The Korean Film Archive channel is filled with movies taking place in secluded areas, like villages in the mountains and remote islands. "The Seashore Village" is definitely among the best, as it implements a different approach, focusing, almost exclusively, on women, who, as we are about to see, were much less bound by the "rules" of social conduct than their mainland counterparts. Let us take things from the beginning, though.
The seashore village of the title is situated in a remote island, whose population deals almost exclusively with fishing, the men on boats, and the women diving, at least the ones who are not "burdened" exclusively with the house chores. Hae-soon is a newly married, very beautiful woman who leaves in the household of her husband, along with his brother and the mother of the two men. Unfortunately, her husband dies during a fishing trip, and Hae-soon has to experience the fate of the many widows in the island. These women, and the ones married for that matter, function as a team, always helping and encouraging each other, while the talk of men and sex frequently dominates their conversation, even in the open (the difference from the ones in the mainland I mentioned before), while the search for companion even leads them to Sapphic relationships. Instigated by their words, Hae-soon decides to follow her heart and sleep with Sang-soo, a young coal miner who pursued her since she became a widow, annoying, at the same time, her brother-in-law, who was hoping she would end up with him, with both of them remaining in their household. When Sang-soo spreads word about their affair, the couple has to face social prejudice, although her mother-in-law, in a rather bold move, helps the two to get away from the island, despite the difficulties this will bring to her household. The couple ends up in a mining site, but Hae-soon's beauty creates more problems.
Kim Soo-yong directs a film that functions in two levels, one directed to entertainment through the romance and the melodrama, and an underlying one, which presents his comments about life in the island villages and particularly the one of women, and the struggle between the rules of social conduct and human will.
The first seems somewhat generic, but the way the two end up together is rather unique, as are their "adventures'. The tragedy that concludes falls under the melodramatic aspect, but at the same time stresses the "Calling" people who have grown up near the sea feel for the water. Additionally, it seems to state that the people who have no regard for the rules (mostly referring to the "obligations" of a widow) will eventually be punished, rather harshly. Despite this comment though, the film ends with a rather optimistic note, again resulting from the comradeship of the women mentioned before.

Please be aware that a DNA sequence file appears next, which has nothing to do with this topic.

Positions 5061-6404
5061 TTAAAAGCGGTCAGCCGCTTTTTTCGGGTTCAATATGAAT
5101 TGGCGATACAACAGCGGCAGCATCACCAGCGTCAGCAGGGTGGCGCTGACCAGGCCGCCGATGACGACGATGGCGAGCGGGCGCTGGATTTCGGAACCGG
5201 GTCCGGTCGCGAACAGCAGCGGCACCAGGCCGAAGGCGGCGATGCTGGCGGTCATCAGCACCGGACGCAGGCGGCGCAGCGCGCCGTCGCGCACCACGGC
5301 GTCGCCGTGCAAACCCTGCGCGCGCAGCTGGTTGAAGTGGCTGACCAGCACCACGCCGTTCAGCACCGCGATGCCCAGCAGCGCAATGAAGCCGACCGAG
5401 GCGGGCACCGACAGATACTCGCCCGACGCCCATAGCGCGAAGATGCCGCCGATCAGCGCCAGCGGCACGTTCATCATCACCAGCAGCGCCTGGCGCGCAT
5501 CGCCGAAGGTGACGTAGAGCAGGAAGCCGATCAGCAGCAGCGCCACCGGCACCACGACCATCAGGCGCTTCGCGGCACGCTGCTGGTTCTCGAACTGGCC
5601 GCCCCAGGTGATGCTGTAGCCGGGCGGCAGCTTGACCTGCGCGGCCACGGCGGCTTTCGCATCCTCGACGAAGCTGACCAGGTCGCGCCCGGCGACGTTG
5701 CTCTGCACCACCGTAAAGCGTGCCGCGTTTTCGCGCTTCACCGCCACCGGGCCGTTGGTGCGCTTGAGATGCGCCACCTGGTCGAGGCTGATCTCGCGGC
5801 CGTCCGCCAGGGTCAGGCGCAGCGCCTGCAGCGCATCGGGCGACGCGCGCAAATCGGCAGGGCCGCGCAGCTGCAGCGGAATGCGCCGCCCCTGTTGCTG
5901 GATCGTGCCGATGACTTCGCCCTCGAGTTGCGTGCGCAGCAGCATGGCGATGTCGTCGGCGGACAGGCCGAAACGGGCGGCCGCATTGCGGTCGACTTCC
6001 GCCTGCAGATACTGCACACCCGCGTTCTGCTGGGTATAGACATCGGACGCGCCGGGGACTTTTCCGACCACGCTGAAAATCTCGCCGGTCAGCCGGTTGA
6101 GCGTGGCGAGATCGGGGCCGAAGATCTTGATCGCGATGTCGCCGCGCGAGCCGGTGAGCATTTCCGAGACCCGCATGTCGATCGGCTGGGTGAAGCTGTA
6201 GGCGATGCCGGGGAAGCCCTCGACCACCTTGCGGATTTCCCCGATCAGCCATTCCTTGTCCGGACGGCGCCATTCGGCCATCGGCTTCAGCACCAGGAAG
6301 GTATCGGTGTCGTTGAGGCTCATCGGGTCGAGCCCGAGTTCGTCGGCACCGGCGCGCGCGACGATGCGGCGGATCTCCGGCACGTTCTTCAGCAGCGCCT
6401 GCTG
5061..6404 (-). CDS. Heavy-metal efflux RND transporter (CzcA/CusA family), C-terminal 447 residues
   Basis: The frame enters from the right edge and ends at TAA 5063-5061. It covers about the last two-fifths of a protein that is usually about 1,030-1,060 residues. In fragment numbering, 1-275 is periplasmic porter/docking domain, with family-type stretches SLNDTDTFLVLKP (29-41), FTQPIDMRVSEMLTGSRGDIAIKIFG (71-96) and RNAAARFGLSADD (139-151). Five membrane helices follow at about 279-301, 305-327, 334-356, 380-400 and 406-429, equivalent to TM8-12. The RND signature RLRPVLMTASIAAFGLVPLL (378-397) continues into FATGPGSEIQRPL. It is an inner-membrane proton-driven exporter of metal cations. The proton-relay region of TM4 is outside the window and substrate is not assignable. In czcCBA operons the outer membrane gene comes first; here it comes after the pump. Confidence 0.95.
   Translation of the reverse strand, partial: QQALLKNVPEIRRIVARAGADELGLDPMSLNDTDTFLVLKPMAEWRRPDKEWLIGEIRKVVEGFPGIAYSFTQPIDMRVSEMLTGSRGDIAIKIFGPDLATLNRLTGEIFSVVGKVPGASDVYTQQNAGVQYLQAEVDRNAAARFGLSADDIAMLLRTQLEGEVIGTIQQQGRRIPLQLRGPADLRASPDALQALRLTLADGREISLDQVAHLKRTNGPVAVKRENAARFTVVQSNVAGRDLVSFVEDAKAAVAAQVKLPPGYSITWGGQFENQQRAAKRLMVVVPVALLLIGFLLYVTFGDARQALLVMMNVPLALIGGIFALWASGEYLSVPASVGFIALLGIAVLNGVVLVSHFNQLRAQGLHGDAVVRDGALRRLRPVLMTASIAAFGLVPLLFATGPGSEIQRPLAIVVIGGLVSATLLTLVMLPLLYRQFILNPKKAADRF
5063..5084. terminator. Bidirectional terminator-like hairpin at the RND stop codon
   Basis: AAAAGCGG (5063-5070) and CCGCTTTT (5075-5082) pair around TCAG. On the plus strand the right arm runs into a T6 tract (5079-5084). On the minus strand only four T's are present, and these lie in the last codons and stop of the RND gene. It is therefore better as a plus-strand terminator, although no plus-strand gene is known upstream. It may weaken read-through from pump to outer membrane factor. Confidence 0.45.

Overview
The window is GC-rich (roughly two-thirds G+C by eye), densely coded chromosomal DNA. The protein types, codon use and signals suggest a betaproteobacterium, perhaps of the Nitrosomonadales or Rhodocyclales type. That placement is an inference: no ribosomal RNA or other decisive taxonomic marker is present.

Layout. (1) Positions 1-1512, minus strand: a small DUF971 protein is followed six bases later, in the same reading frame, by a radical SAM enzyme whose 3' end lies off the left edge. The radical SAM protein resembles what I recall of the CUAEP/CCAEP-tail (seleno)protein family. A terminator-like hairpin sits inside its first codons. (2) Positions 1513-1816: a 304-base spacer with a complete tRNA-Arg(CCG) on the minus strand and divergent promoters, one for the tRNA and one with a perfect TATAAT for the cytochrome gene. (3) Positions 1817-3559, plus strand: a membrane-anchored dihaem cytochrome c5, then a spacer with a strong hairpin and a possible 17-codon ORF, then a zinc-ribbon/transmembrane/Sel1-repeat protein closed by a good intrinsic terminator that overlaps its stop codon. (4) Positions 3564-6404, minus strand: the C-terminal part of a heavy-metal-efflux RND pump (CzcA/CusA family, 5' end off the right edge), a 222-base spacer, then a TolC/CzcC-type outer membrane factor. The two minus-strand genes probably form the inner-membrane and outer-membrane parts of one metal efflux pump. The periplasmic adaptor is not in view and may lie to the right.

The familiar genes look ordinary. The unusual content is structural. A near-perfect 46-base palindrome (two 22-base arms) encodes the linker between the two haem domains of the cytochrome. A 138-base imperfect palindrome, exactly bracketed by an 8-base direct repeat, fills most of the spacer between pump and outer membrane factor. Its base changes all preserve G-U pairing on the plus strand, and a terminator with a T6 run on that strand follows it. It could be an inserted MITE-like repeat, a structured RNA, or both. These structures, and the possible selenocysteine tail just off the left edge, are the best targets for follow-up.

On a secondary level applying, Kim suggests that love can make people forget their restrictions.
The second level functions in documentary-like realism, as life in the seaside village is presented with accuracy, particularly regarding the poorness of the people, again with the focus being on women. This realism benefits the most from Jeon Jo-myeong's cinematography who presents the setting with precision, not neglecting to present a number of images of extreme beauty. The fact that the women living in such places, where the authoritative hand of the law could not reach, experience much more freedom with their conduct is one of the central comments, although Kim seems to suggest that if one takes this freedom too far, he/she will be punished. On another secondary level, Kim suggests that women can be slaves to their appearance, with the concept presented through a number of episodes through the story.
The acting in the film is on a very high level. Ko Eun-ah-I as Hae-soon is excellent in presenting a woman who struggles between abiding to the rules and following her heart, in a combination of innocence and sensualism that also benefits the most from her looks. Shin Young-kyun as Sang-soo is also quite good as a man who knows what he wants and how far he is willing to reach to get it. Hwang Jung-soon is great as Hae-soon's mother-in-law, in a rather dramatic role that has her decide between the will of her son and of her daughter-in-law, all the while suffering the loss of her other son and a sense of despair about her future.
All of the above are presented in a rather fast pace, with Yu Jae-won's editing implementing very frequent cuts that intensify the entertainment aspect of the film.
"The Seashore Village" is another masterpiece of Korean cinema, a film that manages to provide food for thought, to entertain and to inform at the same time.
Review by Panos Kotzathanasis
Panos Kotzathanasis is a film critic and reviewer specialising in East Asian Cinema. He is the founder of Asian Film Vault, administrator of Asian Movie Pulse and also writes for Taste of Cinema, Eastern Kicks, China Policy Institute and Filmboy. You can follow him on Twitter and Facebook. Panos Kotzathanasis can be contacted via email@example.com.
"[Guest Film Review] "The Seashore Village""
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